Ageism rears its head when we draw conclusions about people solely based on age. This is particularly problematic because age, in isolation, provides little insight into a person beyond the mere number of years they have spent on this planet. Most significantly and contrary to popular belief, age alone is a woefully inadequate predictor of one’s health and competence. It fails to illuminate a person’s values, ideologies or abilities. This isn’t an opinion; this is science.

Nevertheless, these simplistic, reductionist and dangerous assumptions about age persist. Fallacies about aging are often perpetuated because it is the path of least resistance, requiring little effort or thought. Ageism and ableism go unchallenged, whereas other forms of discrimination and bias would not.

Ageism and ableism have surreptitiously woven into the fabric of acceptability within our society. For instance, consider the recent cover of The New Yorker, which depicted older politicians running a race while using walkers. The fact that none of the people depicted in the illustration actually use walkers doesn’t even seem to register as the lie that it is. That said, what would be the problem if they did?

Such illustrations betray a troubling lack of awareness regarding overt and covert biases against older people and those with disabilities. Adding insult to injury, the article’s author employs self-deprecating ageism as a weapon. It’s as though we believe that targeting ourselves exempts us from perpetuating prejudice under the guise of humor. If we aim the insult at ourselves, it doesn’t count, right?

I can already hear you telling me to “lighten up” and to “get a sense of humor.” I can hear others telling me I am “too sensitive” and being “politically correct.”

In a preemptive response, I offer this: I get it. I really, really do. But this isn't me being the humor or language police. There is a wealth of scientific data about aging and ageism that has yet to break through all of the rhetorical noise and reach the everyday person.

Did you know that negative messages about aging reinforce fears that deprive us of years of happiness, purpose and longevity? They do.

Did you know that ageism and ableism significantly impede the growth of businesses by limiting their consumer base and hindering talent retention? They do.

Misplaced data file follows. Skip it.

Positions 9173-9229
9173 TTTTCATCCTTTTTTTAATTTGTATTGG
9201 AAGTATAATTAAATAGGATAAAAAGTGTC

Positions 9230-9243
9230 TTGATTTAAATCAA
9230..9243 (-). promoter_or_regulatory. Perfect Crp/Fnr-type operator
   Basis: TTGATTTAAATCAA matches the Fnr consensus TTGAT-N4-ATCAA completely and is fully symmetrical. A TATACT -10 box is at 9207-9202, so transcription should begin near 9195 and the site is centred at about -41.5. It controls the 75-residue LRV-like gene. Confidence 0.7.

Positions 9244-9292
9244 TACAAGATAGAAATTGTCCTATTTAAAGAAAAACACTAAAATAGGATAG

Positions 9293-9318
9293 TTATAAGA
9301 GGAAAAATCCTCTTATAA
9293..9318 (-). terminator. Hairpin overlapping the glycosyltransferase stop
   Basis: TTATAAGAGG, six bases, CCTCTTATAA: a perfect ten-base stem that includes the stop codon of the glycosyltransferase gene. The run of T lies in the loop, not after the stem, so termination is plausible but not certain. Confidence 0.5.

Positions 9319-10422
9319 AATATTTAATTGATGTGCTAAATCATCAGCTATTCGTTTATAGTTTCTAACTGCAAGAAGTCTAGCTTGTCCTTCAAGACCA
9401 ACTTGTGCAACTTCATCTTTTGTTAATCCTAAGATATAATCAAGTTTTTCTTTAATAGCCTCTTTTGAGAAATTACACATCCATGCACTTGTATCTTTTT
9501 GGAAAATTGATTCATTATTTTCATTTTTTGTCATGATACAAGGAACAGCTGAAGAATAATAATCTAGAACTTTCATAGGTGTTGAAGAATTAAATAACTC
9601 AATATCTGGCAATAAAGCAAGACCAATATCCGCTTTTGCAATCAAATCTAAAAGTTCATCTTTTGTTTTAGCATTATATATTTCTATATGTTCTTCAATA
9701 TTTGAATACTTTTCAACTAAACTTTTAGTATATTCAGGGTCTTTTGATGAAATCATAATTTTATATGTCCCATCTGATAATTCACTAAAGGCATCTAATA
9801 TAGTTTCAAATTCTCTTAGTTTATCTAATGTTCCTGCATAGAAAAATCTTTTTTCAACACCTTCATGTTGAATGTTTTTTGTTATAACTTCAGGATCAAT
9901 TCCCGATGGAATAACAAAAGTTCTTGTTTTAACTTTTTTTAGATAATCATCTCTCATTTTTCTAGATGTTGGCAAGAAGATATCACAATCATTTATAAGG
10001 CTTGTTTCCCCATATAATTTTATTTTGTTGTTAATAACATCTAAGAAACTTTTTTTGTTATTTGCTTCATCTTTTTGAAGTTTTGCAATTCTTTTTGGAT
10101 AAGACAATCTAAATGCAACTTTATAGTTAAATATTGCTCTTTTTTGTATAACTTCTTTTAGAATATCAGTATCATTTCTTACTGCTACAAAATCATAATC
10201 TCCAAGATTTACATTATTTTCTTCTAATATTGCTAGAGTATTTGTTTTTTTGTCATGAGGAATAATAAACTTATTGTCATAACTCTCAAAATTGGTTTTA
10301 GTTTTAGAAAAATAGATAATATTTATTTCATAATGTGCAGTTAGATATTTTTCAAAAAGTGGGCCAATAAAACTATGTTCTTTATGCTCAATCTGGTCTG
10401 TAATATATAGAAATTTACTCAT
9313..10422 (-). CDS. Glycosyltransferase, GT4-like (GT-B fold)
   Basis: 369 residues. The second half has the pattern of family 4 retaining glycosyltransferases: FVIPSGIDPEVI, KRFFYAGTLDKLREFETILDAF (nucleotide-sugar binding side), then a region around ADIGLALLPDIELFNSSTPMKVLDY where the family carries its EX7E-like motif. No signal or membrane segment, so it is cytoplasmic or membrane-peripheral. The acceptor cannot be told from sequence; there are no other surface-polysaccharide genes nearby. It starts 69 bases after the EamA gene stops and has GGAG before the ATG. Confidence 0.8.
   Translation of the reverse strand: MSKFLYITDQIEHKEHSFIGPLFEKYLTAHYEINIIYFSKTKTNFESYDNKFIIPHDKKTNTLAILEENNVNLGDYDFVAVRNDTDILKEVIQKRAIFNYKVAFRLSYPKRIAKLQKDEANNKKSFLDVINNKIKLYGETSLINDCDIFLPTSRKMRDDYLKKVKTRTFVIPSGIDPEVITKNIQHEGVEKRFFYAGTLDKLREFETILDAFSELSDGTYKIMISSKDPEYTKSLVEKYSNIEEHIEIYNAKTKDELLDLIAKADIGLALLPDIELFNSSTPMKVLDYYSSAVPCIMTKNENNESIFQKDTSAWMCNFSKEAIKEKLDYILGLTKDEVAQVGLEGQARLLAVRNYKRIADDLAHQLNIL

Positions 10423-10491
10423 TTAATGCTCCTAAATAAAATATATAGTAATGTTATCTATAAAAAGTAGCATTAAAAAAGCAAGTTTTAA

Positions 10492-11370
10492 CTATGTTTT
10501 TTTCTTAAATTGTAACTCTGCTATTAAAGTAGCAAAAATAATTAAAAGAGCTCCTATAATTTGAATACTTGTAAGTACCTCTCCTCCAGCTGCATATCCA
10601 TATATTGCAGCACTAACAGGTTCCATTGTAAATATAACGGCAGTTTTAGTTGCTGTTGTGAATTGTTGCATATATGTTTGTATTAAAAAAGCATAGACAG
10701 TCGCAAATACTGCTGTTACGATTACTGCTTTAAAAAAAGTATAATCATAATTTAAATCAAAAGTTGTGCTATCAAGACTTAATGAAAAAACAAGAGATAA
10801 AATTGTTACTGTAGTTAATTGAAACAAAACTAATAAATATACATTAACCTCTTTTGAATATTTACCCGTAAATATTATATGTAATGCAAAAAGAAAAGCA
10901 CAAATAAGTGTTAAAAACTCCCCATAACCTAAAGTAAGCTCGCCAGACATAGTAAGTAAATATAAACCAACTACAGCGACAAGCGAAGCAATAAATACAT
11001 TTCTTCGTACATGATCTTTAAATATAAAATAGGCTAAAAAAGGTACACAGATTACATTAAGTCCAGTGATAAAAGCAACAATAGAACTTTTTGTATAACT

Remember that you are aging, too. We are all aging every moment of our lives. When we repeatedly denigrate and oversimplify older age, we inevitably and inadvertently foster inhospitable environments for all, including our future selves.

Tracey Gendron, PhD, is Chair for the Virginia Commonwealth University Department of Gerontology and Executive Director of the Virginia Center on Aging. She is author of the book, Ageism Unmasked: Exploring Age Bias and How to End It. 

I found the cover of The New Yorker (Oct. 2) startlingly ill-conceived and unfortunate. The parade of four elderly politicians—Biden followed by Pelosi, McConnell, and Trump—using walkers struck me as a glaring example of ageism and ableism, helping to perpetuate the vision of old folks as objects of jokes and stereotypes. The cover serves to reinforce notions of helpless old people, often good for a laugh. Further, as an 82-year-old who must rely on a walker after knee surgery, I find the image on the cover personally offensive and hurtful. Using my walker around town makes me self-conscious and uncomfortable, acutely aware of my status as “handicapped” and not the person I used to be. Admittedly, most people are sympathetic and helpful, stepping forward to help me navigate heavy doors; total strangers sometimes go out of their way to do so, but they also serve to reinforce my status of infirmity. Actually, the cover is insensitive to people of any age who are partly incapacitated with mobility issues. Having to use a walker is no joke at any age.

Jane W. Shuffelton retired from more than 40 years of teaching French, Russian and Spanish in pre-college public schools. A past president of the American Council of Teachers of Russian and a co-author of the Standards for Learning Russian, she was awarded the prestigious Pushkin Medal by the International Association of Teachers of Russian, and lives in Rochester, NY.

How does a magazine that commendably prides itself on avoiding sexism, racism, homophobia and ridicule of the disabled, choose to publish your destructive, hurtful and ageist Oct. 2 cover? Why is it acceptable for you to poke fun at older Americans, while you so kindly and appropriately strive to show respect for other potentially stigmatized groups?

I and the older Americans I know are able-bodied and able-minded. We hold society’s history. Our ability to recognize previous patterns and pitfalls is invaluable. Not to brag, but many of us would make vital and effective presidents.

Please apologize for negatively stereotyping a group that has contributed so much and will contribute much more. Please add Ageism to your list of attitudes to avoid. Insulting us is beneath you. Your insults are definitely way beneath us.

Ann Porter, LFMT, is in her early 80s and a clinical social worker in private practices in Cambridge, MA.